Blog Post 4

Today we visited Caledonian Dye Works in North Philadelphia a textile dyeing factory. When we arrived, we walked in to a very big brick building and from its outward appearance you could tell the building was fairly old. The bricks have been faded from a strong red to more of a faded red almost pink looking brick. You could also tell from the outside due to its large scale it must have been some sort of factory earlier on. When we went inside we walked into a small hall way that lead us into the office of the owner, inside the hallway there were many black and white pictures on the sides of the wall of what the factory used to look like. After a few questions, we began our tour on the ground floor of the dyeing factory. When we initially walked there were rolls of various fabrics and cotton in many carts, the owner explained the process of how the factory worked, and explained that the rolls of fabric were sent in by the customers to have them dyed for different reasons. On the first floor there were a lot of different machines. It was very hard to hear with all the noise the machines were making so I was not really able to hear the explanation, but I was able to use common sense to figure out which machine was which. The actual steamer to help open the fibers of the fabric sent clouds of steam out of it and it helps open up the fibers so they are able to absorb the color. The dyeing machine themselves is what was causing much of the noise. To me the machine looked like an over sized rice cooker to be honest, but inside it holds the rolls of fabric and adds the dye to them. After this we went upstairs and saw the machines that help finish and make the final product. Upstairs they have the fabrics dry and then have them re-spun on to different rolls. This area upstairs was my favorite because being able to watch the actual fabric being spun at such high rates and the same model machines was so fascinating to me. Next came a room which was very incredible. It was a room where they use various technology and chemicals to match the color of the thread to the color the customers may want. This experience was incredible and was truly and insight to what the textile industry used to be.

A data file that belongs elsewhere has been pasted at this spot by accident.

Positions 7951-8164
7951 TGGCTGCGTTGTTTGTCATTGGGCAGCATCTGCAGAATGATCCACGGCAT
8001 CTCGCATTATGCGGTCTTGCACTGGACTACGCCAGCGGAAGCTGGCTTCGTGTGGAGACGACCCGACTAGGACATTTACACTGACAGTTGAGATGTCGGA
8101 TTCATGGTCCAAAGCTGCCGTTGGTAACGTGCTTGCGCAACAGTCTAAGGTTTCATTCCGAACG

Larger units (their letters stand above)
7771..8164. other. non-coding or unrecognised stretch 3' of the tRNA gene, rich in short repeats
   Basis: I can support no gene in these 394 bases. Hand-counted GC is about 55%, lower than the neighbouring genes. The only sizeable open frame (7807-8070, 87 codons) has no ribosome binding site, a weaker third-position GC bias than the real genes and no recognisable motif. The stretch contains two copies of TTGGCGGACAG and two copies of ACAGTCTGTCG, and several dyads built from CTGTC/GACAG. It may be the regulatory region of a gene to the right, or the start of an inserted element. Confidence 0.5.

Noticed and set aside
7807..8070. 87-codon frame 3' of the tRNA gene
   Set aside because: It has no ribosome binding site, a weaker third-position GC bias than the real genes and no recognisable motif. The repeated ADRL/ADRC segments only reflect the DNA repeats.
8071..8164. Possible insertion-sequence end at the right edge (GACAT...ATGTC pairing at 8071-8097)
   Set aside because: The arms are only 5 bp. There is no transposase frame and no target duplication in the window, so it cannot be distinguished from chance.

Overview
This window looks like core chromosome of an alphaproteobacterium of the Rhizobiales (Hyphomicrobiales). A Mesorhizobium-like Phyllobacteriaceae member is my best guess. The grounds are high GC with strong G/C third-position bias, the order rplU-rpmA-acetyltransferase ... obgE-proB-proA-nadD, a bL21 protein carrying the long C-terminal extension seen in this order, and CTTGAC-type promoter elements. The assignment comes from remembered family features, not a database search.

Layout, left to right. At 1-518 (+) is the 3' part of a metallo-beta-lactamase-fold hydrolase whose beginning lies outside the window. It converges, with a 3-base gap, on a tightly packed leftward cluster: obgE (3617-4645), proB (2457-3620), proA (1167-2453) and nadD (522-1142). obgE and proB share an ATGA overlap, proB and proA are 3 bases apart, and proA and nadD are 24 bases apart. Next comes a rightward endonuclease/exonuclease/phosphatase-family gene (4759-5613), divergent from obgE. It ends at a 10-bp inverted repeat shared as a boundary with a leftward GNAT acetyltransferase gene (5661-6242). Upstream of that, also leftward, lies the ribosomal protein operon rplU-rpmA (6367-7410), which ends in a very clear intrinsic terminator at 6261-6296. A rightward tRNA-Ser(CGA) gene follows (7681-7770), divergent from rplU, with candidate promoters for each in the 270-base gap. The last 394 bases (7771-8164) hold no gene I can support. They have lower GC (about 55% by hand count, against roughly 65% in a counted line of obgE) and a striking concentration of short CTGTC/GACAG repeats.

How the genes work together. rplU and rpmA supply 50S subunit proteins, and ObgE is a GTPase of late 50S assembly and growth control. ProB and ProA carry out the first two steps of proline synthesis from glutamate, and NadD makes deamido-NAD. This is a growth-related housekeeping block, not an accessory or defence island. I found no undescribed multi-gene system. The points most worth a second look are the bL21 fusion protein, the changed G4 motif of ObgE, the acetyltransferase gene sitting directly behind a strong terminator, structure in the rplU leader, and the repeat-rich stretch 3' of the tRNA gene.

Blog Post 3: MyRevolution